I’m often asked to help with developing a business plan and I often ask the question “what do you need the business plan for?”. We then tend to spend quite a substantial amount of time understanding what the business plan would be used for before we even decide to start a business plan.
Lets unpack that a bit, lets say you are starting or have just started a business and you find everyone talking about business plans around you.
You might be thinking that you might need to get yourself one of those – but what exactly is it that you need?
While we were looking for investment opportunities for our Venture Capital Fund, we got to see many different types of business plans – from a one pager to a hundreds of pagers. I firmly believe a business plan with the purpose of seeking investment has to be designed with the investor in mind. What can one page tell them? Will they even read 50 pages?
Ultimately the act of writing up a business plan can sometimes take triple or even more of the time that the gathering of the information.
Sometimes (again depending on who is the business plan for) the actual process of gathering information, discussing it, gaining insights, understanding risks and opportunities, costs and potential helps establish the right direction more than spending time writing up the business plan.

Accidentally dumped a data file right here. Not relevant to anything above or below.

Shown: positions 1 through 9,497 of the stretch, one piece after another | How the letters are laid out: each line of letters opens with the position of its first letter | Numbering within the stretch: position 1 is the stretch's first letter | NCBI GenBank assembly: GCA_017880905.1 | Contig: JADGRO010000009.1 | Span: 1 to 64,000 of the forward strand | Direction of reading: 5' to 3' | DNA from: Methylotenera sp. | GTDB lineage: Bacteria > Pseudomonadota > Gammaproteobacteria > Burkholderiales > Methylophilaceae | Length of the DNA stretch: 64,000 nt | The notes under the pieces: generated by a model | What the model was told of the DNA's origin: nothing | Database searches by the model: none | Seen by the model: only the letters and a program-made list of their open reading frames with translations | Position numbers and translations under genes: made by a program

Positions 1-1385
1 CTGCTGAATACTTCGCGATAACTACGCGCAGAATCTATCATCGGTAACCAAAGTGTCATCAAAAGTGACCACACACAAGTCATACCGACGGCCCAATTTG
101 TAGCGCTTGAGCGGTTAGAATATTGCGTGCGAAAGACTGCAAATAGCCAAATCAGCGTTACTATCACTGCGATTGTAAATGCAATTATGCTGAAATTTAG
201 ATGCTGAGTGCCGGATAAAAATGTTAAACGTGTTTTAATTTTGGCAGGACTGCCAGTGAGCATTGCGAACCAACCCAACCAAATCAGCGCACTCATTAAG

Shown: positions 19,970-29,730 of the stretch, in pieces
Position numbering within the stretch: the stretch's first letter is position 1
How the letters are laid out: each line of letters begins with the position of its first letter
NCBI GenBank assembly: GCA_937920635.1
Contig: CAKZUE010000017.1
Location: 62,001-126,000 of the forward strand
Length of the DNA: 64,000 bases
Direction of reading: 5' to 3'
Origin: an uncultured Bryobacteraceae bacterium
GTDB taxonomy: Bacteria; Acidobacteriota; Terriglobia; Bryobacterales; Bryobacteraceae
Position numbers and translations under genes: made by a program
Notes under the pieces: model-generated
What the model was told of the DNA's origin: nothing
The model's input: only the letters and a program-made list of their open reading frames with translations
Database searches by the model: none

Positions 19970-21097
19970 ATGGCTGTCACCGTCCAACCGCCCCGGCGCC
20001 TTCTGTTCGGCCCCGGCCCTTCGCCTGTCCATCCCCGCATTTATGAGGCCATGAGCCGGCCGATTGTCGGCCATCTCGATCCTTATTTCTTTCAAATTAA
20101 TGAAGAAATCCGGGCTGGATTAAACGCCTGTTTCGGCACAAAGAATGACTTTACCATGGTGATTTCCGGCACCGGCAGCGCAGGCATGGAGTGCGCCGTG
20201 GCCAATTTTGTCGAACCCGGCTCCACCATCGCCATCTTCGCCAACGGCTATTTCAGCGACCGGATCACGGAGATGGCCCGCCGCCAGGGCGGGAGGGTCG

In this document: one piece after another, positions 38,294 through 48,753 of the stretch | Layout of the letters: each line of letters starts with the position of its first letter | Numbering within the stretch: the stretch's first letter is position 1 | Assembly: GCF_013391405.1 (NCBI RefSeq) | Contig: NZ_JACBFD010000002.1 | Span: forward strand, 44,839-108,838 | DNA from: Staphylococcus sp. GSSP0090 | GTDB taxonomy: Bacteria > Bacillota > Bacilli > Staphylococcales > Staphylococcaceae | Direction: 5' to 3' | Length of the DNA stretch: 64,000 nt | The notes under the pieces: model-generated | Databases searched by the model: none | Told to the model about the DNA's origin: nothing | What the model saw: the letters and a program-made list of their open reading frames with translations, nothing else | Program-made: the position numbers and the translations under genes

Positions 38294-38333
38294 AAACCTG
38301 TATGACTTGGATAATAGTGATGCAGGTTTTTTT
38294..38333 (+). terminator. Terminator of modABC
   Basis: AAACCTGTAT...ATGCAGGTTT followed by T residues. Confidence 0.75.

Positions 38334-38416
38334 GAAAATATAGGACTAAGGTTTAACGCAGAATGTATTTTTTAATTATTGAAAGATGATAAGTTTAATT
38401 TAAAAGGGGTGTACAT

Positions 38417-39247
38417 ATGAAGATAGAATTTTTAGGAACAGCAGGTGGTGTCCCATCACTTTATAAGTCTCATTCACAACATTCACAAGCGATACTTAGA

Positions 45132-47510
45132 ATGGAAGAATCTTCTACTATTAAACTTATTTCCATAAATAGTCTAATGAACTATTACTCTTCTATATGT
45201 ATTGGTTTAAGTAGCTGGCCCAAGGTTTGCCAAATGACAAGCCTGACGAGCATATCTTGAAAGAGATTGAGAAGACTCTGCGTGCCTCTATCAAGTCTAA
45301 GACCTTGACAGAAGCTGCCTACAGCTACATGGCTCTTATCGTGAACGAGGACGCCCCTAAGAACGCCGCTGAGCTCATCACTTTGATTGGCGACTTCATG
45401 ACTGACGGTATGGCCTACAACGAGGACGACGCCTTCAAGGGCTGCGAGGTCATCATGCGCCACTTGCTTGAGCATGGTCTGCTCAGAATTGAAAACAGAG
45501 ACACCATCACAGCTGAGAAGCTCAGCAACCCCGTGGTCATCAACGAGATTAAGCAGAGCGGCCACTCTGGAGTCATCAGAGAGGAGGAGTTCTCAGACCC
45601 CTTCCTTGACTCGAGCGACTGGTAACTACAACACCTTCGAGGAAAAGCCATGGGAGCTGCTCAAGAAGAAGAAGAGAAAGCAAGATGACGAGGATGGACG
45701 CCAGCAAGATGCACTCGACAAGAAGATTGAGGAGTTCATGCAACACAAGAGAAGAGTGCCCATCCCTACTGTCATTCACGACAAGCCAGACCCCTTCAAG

If the plan is only for yourself, spend more time on the gathering and discussing and turning the plan into something practical – sort of an implementation project plan and use that to track the business and bring the stakeholders on the same page.
Rather drill down into the various sections, such as developing technical documents for your product, brochures, the website and so forth – and in that process the results of the gathering and discussing that you did will come to life.
If you are developing a business plan to find investment, then you need to put everything together in a professionally presented and concise, easy to understand business plan and pitch for the investor. Make sure your summary sections highlights where your business matches what the investor is looking for – don’t let them go and search for this.
As you can see, depending on what your requirement is the type of business plan (consolidated or spread out) changes but what should never change is the need for an inclusive plan (what I like to call at the early stage implementation plan). How can you be sure if you and your team are working to create the same business if you haven’t spent the time to align yourselves, actions and costs.
How about we take these insights a step further and see how you can begin being your own “business coach” right? Lets start with 3 quick
1. Gather all the existing plans, budgets, documents that you have and your team.
2. Take a top down approach and first determine your next big outcome / trigger event. For example it could be based on your prototype release, first customer etc.
3. Then work backwards in terms of the actions that needs to be taken to get there. Once you have the actions you can assign drivers (people) to this and they can add key data like costs and what inputs they need to complete the task.
As you can see it can get quite mammoth, be careful that isn’t the point. They key is to bring about an inclusive plan that everyone contributes too and monitors. This can be used to track progress, the focal point of meetings, improve communication and help you deliver on your goals.